All we ever thought what we would do if we had a superpower: invisibility, ability to fly, teleport … Do you would use to do good or evil? In other words, would we be superheroes or supervillains? For, however much we like Joker, the Stanford University conducted a study on this issue and believe that it is simpler than that: it seems to have superpowers makes you a better person .
Obviously, there are many factors which were not taken into account, as if the respondent’s parents were shot outside the theater or was exposed to a radioactive spider, and the study is not the most serious that has made this institution . But the conclusion of this experiment superpowers is, at least, hopeful.
To reach it, the researchers recruited a group of 60 people (30 men and 30 women) in virtual human interaction laboratory (VHIL, for its acronym in English), where they could ‘fly’ through a virtual simulation. But even the super choice was simple.
The idea was that it had to be something that subjects identification subconsciously as a power ‘to do good’ .
“We think of them X-ray vision, but was a little creepy,” says Jeremy Bailenson, an associate professor of communication and director of VHIL. They also considered the possibility that they could breathe underwater, but discarded because ” not look like a superpower “(do not be surprised, Aquaman ). Finally opted for one of the abilities of Superman.
Participants entered one by one and were transported (virtually, of course) to a devastated city in which, as explained a voice, had disappeared a diabetic child . And they, apart from the ability to fly, had an injection of insulin , so they had to find him before it was too late.
However, in this study there are villains. And here are those who have no superpowers . These people also flew over the city, but did so in a helicopter. Anyway, both the former and the child found after two minutes.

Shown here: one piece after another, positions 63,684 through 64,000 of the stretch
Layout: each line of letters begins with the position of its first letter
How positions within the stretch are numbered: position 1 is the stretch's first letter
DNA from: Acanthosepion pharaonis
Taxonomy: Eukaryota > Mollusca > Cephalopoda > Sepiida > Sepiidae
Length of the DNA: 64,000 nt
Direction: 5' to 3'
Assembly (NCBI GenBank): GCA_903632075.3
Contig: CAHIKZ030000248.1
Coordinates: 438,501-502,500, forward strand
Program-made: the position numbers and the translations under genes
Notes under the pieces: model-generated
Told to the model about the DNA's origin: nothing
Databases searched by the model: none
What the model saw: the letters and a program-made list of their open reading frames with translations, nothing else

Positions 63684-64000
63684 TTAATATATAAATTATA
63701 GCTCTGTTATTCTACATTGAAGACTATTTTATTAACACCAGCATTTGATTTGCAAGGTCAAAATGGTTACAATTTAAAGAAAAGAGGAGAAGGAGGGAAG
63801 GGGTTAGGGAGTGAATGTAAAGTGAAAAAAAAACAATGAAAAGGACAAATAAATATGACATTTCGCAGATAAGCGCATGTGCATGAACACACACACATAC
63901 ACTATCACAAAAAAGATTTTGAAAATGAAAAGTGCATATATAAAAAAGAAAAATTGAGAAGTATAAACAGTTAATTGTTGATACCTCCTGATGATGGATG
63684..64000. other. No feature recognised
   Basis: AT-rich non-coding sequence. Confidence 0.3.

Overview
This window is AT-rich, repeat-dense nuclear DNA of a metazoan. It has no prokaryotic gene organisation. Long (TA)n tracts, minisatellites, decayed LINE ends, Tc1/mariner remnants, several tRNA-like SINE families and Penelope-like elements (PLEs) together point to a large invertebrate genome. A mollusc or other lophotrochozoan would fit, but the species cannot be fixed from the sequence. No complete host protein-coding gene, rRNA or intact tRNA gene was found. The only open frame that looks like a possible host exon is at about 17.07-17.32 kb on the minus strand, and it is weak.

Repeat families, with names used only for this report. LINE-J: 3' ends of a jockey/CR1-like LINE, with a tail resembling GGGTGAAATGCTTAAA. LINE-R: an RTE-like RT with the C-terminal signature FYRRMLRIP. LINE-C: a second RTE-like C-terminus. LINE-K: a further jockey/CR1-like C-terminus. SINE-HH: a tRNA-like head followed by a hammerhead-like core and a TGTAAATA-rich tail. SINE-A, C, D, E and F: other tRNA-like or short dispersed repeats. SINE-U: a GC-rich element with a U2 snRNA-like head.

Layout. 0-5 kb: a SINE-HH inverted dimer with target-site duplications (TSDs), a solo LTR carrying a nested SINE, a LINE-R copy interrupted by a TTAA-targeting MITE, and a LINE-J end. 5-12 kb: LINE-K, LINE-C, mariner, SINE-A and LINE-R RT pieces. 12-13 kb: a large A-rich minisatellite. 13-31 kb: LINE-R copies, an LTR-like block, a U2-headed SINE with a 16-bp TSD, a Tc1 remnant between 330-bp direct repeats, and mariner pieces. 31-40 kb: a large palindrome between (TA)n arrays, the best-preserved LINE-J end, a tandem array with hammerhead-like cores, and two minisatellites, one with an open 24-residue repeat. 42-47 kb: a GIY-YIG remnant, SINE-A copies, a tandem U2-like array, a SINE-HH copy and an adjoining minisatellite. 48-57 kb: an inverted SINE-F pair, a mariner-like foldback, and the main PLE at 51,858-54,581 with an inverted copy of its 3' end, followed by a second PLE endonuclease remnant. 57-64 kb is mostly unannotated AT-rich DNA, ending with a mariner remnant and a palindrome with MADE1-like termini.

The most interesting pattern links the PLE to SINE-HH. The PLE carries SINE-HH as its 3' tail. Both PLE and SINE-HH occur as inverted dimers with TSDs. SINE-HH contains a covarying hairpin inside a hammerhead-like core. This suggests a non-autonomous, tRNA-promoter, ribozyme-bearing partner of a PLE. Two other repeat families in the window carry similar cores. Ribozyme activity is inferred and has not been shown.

So far so normal. Nobody refused to fulfill its mission (nor could have). But the experiment continued, although they did not know, in the next room. In it, an interviewer made them some questions (irrelevant) and at one point pulled down ‘accidentally’ a container with 15 pens. This is where our heroes .
The false interviewer had orders to wait five seconds before starting to collect them to see if the subject of study helped him in this task. Furthermore, once comenzase to do so, would take one at to allow time for the superhero felt the call destination.
The results were revealing: those with the superpower of flying took just three seconds to offer their help.Meanwhile, those who made the simulation on the helicopter it took an average of six seconds (i.e. a second longer than to the interviewer). But that’s not all, the heroes also struggled more because they took an average of 15% more than pens . And of course, all helped, while 6 of their archenemies did not.
This type of testing is very common to measure empathy and Bailenson opinion in this case could mean the heroic behavior in a virtual environment can become altruistic behavior in the real world . And if this were so, they believe they could use video games to ‘train’ people in this regard. “Clearly, if you design games that are violent, aggressive behavior of people increases. If we can identify the mechanism that promotes empathy, perhaps we could design technology and video games that people enjoy and successfully promote altruistic behavior in the real world “.
However, still not clear what is the importance of the superpowers in this case.
“We want to have a more precise understanding of why this is happening,” he added. “What is more important to promote altruistic behavior:being able to fly or be active in choosing to help ? “
To answer this question, repeated the study, but in this case participants can fly the helicopter, while the supermen have to follow a predetermined route.
Therefore, until the findings are clear, perhaps the best thing is to remember that with great power comes great responsibility .